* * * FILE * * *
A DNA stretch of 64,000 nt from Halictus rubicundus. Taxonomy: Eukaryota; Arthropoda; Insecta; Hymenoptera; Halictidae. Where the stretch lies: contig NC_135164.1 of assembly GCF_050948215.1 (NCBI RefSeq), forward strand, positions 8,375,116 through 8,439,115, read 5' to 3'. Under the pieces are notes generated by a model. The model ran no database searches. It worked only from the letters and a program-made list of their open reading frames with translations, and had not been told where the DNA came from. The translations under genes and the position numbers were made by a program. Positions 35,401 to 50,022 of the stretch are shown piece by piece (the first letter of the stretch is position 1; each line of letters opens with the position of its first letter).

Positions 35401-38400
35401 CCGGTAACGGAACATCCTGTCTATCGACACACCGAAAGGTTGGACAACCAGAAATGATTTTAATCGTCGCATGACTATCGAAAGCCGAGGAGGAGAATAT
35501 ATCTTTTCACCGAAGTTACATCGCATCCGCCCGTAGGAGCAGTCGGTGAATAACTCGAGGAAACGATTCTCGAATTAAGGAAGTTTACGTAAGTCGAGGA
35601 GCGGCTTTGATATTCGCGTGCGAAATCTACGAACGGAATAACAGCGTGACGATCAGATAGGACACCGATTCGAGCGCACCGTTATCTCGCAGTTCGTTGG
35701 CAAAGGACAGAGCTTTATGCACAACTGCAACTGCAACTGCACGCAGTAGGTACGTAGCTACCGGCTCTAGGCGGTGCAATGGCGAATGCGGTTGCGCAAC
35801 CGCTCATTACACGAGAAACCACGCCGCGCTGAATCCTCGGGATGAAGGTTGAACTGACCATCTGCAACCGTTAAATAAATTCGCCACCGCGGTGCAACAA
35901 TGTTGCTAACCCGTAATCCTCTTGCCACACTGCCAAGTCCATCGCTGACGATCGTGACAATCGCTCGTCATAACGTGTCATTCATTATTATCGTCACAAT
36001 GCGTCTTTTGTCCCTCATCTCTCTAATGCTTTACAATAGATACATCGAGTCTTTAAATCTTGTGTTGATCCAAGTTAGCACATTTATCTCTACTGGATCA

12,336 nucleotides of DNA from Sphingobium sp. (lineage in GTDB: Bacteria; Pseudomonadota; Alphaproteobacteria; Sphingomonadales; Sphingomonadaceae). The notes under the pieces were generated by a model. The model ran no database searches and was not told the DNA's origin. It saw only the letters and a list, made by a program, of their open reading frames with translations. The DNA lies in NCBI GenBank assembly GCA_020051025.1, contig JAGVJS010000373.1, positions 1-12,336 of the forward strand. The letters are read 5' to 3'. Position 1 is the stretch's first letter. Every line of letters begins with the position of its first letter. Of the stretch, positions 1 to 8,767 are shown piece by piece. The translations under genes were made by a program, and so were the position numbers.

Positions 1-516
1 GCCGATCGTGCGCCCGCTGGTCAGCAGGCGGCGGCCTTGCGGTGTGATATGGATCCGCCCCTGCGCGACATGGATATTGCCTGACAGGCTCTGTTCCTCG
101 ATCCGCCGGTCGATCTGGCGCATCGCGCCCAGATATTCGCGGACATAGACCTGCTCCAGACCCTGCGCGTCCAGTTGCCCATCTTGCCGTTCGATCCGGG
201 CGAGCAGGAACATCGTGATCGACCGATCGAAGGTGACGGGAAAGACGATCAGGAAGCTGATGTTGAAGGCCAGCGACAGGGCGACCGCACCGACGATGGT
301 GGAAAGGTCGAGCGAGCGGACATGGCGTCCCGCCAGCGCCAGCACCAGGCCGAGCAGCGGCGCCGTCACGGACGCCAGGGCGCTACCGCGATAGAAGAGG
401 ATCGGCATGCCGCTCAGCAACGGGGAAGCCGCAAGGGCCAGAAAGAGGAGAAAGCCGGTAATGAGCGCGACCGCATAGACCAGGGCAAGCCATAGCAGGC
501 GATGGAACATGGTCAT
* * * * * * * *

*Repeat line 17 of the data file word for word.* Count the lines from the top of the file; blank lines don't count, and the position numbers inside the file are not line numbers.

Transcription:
501 GATGGAACATGGTCAT